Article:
Statement from the The City Library’s Executive Director
[Note: I recently shared this personal message with City Library staff. I have decided to share it publicly because, as Desmond Tutu once said, “If you are neutral in situations of injustice, you have chosen the side of the oppressor.” The City Library stands with our community against injustice and racism.]
It is difficult to find any words adequate to express the mix of deep sadness, of anger, of exhaustion, I am feeling in response to the killing of George Floyd. Mr Floyd’s death is yet another in a long line of tragic killings of Black Americans in our country. It is difficult for me, as a white male, to fully understand the pain his family is experiencing, nor the pain, sadness, and fear that members of the Black community must contend with every day.
Frankly, I woke up numb today, after the senseless violence in our City that followed a morning of peaceful demonstrations. But I am fighting against the numbness, to stay present to my own pain, but more importantly to the pain, and to the voices of community members who suffer the direct impact of systemic racism on a daily basis.
As the Director of an important public institution, I am aware that our organization has great power to affect change in our City. We have the resources, and a position of trust in the community, which we can bring to bear with great intentionality and purpose to help our community understand and address the impact of structural racism and the inequity that has always flowed from racist policies and practices.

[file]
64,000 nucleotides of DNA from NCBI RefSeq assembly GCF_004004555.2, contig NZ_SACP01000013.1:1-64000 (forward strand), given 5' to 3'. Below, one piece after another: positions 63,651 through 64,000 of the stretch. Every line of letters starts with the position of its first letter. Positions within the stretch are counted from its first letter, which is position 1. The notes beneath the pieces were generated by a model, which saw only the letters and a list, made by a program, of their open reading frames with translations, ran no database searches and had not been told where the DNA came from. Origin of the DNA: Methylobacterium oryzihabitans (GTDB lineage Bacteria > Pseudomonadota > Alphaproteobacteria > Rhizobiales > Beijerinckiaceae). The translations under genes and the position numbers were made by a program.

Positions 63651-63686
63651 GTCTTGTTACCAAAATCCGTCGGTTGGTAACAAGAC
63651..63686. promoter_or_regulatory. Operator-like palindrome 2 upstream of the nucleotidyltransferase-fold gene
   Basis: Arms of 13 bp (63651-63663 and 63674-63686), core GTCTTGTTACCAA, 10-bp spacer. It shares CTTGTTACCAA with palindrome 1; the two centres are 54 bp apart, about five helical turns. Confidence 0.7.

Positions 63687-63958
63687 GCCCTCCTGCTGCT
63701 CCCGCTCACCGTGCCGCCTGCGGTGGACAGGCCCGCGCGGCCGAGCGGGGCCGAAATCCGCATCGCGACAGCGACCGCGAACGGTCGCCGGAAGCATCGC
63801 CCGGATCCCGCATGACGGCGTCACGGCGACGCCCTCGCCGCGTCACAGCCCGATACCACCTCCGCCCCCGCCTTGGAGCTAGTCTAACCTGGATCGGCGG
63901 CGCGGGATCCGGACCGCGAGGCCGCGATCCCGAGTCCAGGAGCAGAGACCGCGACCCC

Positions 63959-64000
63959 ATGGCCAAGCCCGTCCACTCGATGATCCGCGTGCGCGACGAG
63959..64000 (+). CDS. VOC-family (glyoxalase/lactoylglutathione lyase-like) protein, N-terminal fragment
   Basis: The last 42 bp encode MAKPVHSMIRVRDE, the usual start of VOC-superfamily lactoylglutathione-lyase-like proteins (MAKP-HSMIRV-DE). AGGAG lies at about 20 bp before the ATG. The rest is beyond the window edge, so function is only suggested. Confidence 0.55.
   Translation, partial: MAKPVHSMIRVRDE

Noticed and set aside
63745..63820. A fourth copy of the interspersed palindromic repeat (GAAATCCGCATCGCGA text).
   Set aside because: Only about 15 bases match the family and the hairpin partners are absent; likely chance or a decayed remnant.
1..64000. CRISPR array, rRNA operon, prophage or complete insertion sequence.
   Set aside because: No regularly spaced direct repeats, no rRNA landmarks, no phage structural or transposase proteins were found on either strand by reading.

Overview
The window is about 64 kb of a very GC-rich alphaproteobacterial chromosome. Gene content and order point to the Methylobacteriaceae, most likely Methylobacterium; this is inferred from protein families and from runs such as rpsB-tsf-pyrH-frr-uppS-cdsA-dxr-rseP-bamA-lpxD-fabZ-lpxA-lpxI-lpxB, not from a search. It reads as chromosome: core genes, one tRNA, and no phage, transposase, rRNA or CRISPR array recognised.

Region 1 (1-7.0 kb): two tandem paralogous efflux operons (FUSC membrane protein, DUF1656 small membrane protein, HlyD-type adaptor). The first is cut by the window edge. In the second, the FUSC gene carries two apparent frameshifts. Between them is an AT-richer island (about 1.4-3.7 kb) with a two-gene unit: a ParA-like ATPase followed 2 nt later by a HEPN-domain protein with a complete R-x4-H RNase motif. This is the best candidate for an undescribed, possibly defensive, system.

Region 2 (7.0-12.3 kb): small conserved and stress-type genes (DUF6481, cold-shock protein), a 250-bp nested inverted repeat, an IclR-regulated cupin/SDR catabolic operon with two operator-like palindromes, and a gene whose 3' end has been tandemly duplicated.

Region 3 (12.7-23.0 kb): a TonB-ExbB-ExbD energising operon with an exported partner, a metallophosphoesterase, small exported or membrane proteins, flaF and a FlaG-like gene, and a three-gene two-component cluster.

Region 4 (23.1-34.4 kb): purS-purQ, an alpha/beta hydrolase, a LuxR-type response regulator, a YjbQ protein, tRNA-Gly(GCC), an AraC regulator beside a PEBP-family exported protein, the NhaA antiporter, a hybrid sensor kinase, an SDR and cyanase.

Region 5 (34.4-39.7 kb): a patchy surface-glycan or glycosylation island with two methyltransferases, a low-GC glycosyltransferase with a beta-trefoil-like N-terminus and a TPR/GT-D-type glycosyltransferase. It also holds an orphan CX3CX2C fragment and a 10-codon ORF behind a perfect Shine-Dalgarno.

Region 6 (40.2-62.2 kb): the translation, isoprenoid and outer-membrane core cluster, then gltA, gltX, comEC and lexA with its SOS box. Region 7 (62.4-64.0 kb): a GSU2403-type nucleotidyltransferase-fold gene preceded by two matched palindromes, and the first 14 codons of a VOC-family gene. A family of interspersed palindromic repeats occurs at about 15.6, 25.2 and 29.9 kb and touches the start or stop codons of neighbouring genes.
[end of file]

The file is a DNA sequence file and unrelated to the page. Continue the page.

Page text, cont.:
We must begin with ourselves. The Library has taken steps, with the creation of the Equity, Diversity, and Inclusion (EDI) Council , to review our own policies and practices, to ensure that we are consistently bringing those values to life in all that we do. In self-assessing my role as Director, I recognize that I need to take a stronger role in supporting EDI work, and in ensuring that we are devoting our time, attention, and resources to the goal of creating a just and equitable organization. I am committed to doing so.
As I re-read my words, I am concerned that the depth of feeling and emotion I have right now may not come through strongly. Emotionally, I am spent as I write this and fear saying the wrong thing. But I fear that saying nothing right now is worse. We must condemn the fact that in our country in 2020, people of color continue to suffer inequity, injustice, and threats to their lives and well being in almost every area of society from our justice system, to our schools, to our healthcare systems — as we are sadly seeing play out during the COVID pandemic. We must commit ourselves and our institution to bringing about a just, equitable, and safe society for everyone.
Salt Lake City Public Library